Wish for more; wish for nothing

Have you ever had enough of something and yet wanted a bit more of it?

I never thought I did until I traveled. Until then, it was clear whether I wanted more of something or whether I had had enough. It was an ‘either or’ situation; they were mutually exclusive.

Now, though, as I hit the last leg of my journey, I find myself wanting different things that seem opposite to each other.

I can’t wait to go back home. I feel 10-13 days has been long enough. I’ve traveled enough to satisfy me for a few months.

And then, I wish I had a few months more—travel at leisure with weeks spent in one place instead of a day or two. Hang around and work a few odd jobs like the locals; backpack around for a fair bit; don’t look back at home for a year or so; maybe volunteer a bit too!

It’s weird because they’re exactly opposite to each other. I can’t eat the cake and have it too. I can’t be at home and travel too.

And yet, that’s what I find myself feeling.

As much as I love the new experiences, I’m starting to feel like taking it slow, giving a few places a miss, sit at one place for longer—few days even. And then the tiredness gives way to a craving for the comforts of home.

And yet, I find myself craving to be the person who had once wanted to volunteer and travel for months at a time; do odd jobs that earns you enough to let you travel from one place to another; get a glimpse of the local life; not be a mere traveller or tourist. Be an actual gypsy. 

But then, reality strikes. Neither am I the young gun who would’ve had the balls to do it. Nor do I have the will to actually proceed through. At best, I can buy myself travel-led freedom for two weeks. Maybe, some day, when I look back, I’ll feel it’s enough. Hopefully. Or maybe not.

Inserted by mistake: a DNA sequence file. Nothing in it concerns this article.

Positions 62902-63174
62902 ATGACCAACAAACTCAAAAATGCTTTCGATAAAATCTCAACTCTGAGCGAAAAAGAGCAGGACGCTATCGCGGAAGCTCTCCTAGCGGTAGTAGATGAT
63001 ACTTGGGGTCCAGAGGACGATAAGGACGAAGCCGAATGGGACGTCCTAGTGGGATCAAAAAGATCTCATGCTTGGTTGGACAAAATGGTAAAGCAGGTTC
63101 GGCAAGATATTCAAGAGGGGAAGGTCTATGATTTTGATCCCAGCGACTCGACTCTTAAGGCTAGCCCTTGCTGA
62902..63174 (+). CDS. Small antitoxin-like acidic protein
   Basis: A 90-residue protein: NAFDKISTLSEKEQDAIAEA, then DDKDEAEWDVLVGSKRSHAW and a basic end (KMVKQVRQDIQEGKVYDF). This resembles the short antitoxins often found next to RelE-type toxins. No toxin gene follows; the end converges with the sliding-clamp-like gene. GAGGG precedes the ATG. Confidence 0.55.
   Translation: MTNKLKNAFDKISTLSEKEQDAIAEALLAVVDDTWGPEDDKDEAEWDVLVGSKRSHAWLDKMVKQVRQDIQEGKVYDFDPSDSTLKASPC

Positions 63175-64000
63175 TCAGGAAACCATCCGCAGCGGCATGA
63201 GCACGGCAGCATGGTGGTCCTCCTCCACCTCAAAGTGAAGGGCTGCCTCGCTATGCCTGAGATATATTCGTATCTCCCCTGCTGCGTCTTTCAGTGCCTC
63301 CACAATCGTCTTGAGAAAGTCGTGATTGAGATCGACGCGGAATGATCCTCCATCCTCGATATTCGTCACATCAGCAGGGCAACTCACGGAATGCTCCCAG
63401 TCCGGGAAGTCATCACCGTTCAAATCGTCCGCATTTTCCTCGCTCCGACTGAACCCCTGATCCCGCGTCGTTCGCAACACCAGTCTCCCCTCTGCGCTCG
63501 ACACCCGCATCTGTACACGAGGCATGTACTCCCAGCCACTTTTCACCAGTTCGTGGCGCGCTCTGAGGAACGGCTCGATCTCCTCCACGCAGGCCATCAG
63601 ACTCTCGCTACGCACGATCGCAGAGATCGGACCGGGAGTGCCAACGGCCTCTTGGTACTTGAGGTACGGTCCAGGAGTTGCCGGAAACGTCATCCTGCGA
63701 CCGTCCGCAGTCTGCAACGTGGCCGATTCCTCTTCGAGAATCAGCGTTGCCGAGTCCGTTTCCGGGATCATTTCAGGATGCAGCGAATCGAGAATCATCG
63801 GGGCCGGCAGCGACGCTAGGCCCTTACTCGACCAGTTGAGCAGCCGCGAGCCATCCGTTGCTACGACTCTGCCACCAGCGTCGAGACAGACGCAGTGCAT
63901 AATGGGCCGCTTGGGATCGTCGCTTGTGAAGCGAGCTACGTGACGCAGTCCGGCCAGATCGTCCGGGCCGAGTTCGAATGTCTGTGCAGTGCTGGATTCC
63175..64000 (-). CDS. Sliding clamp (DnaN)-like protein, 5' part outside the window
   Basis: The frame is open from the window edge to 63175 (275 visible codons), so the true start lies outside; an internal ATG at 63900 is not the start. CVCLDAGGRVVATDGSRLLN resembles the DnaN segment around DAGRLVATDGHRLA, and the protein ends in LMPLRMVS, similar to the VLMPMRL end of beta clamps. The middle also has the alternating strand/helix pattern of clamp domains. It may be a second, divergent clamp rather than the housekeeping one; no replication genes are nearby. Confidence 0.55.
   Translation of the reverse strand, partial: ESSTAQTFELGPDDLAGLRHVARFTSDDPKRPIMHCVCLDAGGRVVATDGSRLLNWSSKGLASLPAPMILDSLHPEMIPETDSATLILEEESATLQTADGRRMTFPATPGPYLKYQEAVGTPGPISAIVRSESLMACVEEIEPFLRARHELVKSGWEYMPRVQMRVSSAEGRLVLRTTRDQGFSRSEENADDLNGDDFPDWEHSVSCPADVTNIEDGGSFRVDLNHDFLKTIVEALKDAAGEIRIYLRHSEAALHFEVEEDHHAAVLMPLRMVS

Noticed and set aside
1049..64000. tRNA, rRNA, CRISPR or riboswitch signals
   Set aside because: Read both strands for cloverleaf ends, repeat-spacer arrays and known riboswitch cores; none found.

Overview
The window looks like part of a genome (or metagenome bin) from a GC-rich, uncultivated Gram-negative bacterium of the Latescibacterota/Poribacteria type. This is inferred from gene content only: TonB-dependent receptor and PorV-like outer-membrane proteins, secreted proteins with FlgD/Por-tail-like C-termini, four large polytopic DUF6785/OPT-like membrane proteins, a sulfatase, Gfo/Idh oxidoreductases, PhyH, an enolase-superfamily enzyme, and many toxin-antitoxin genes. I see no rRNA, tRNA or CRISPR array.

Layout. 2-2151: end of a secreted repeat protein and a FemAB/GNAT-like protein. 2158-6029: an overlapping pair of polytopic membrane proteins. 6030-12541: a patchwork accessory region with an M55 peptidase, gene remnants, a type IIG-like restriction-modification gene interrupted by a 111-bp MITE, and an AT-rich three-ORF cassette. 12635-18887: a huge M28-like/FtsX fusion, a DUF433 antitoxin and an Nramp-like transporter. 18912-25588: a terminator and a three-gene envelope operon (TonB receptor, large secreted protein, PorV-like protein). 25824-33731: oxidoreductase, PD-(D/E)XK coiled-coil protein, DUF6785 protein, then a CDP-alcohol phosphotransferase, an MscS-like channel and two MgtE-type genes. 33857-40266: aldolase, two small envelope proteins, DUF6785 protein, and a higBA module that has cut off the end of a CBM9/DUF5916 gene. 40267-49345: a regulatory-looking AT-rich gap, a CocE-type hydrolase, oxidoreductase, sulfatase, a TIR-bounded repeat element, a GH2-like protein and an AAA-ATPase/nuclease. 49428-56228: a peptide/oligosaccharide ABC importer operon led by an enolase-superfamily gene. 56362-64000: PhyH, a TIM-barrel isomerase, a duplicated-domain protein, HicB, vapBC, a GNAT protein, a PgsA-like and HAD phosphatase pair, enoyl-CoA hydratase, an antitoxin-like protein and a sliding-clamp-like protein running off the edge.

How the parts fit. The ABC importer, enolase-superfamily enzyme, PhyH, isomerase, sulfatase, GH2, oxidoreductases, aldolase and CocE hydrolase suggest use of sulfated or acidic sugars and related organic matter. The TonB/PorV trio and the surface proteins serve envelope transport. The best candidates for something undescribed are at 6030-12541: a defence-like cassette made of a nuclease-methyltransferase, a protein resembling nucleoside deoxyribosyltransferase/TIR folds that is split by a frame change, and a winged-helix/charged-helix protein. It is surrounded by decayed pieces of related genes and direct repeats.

I think the problem is of having had too much. An overdose of good things too can be problematic. It doesn’t give you enough headspace to appreciate, observe, feel and digest.

In a lot many ways, it’s a classic first world problem. 

Nonetheless, I count myself lucky to have been given this opportunity. And I won’t give up what I’ve experienced for anything. It’s been an amazing journey—better than I could have ever dreamt of! I’m proud of myself for having achieved this. And now, I can’t wait for more such changes and experiences. 

Until then, may be a little bit of home would be good. Or may be a little extra travel.

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What’s your Life word? 

It all started when I read a book review. Or rather, it reached a culmination. 

The review talked about this new book called ‘Grief is a Thing with Feathers’ by Max Porter. A description in it set off my musings. Or more specifically, a word did. 

Distill. 

I learnt this word in school in Science class. Distillation, the teacher and textbooks explained, was a process of letting water evaporate so that it leaves behind its impurities. Back then, the impurity in question was Salt. 

Funny how I did not know back then that it would become a dominating theme of my life. My life with Words. Yes, with the capital W. A proper noun. 

The review spoke about how the book “distilled a grieving family’s expression of loss”. Immediately, it painted a picture of a white bowl full of non-abstract grief (gaseous liquid. Something like JK Rowling’s Pensieve). Slowly over time, the bowl gets distilled to leave behind a few words in the bowl (think cereal or Kelloggs). 

It sounds stupid when you describe the imagination, but I realized this: Quite well, the brain does this every waking moment of the day. Of course, it does this in reverse order. The brain takes words, actions and other stimuli, and distills the meaning to leave behind feelings and emotions.